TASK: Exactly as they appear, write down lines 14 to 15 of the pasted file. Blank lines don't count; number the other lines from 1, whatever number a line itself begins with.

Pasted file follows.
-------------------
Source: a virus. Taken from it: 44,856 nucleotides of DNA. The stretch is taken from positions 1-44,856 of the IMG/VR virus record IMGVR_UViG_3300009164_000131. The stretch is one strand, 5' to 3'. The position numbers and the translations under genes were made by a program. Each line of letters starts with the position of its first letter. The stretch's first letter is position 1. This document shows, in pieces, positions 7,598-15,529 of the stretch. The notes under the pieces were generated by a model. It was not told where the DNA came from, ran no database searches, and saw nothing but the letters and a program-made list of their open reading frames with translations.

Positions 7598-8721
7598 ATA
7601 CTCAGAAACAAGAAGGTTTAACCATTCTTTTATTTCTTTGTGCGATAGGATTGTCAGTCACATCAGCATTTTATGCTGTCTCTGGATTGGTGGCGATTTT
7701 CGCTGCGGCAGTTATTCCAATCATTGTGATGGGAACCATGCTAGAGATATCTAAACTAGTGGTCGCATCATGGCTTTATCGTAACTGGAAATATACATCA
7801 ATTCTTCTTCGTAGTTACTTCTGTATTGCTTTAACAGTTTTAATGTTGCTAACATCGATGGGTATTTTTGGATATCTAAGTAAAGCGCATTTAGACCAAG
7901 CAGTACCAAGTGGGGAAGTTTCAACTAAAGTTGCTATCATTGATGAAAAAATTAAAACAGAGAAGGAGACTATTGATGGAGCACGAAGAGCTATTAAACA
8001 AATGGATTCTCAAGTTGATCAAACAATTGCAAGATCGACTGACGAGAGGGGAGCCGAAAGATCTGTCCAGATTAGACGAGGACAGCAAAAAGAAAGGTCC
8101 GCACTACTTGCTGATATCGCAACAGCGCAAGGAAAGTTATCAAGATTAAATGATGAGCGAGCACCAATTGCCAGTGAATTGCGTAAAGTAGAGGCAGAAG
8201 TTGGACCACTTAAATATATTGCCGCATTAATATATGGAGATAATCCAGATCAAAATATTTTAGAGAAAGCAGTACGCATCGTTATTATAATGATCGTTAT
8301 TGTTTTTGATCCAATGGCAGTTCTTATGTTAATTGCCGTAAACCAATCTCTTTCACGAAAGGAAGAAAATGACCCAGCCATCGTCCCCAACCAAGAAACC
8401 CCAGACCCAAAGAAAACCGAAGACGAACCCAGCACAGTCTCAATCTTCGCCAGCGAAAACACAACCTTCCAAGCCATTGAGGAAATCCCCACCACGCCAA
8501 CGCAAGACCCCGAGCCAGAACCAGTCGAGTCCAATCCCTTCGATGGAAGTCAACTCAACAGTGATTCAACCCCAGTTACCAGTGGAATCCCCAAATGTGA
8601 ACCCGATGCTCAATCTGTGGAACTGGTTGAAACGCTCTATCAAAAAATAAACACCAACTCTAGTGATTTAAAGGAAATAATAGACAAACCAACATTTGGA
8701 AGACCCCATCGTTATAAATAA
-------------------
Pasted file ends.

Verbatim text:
8601 ACCCGATGCTCAATCTGTGGAACTGGTTGAAACGCTCTATCAAAAAATAAACACCAACTCTAGTGATTTAAAGGAAATAATAGACAAACCAACATTTGGA
8701 AGACCCCATCGTTATAAATAA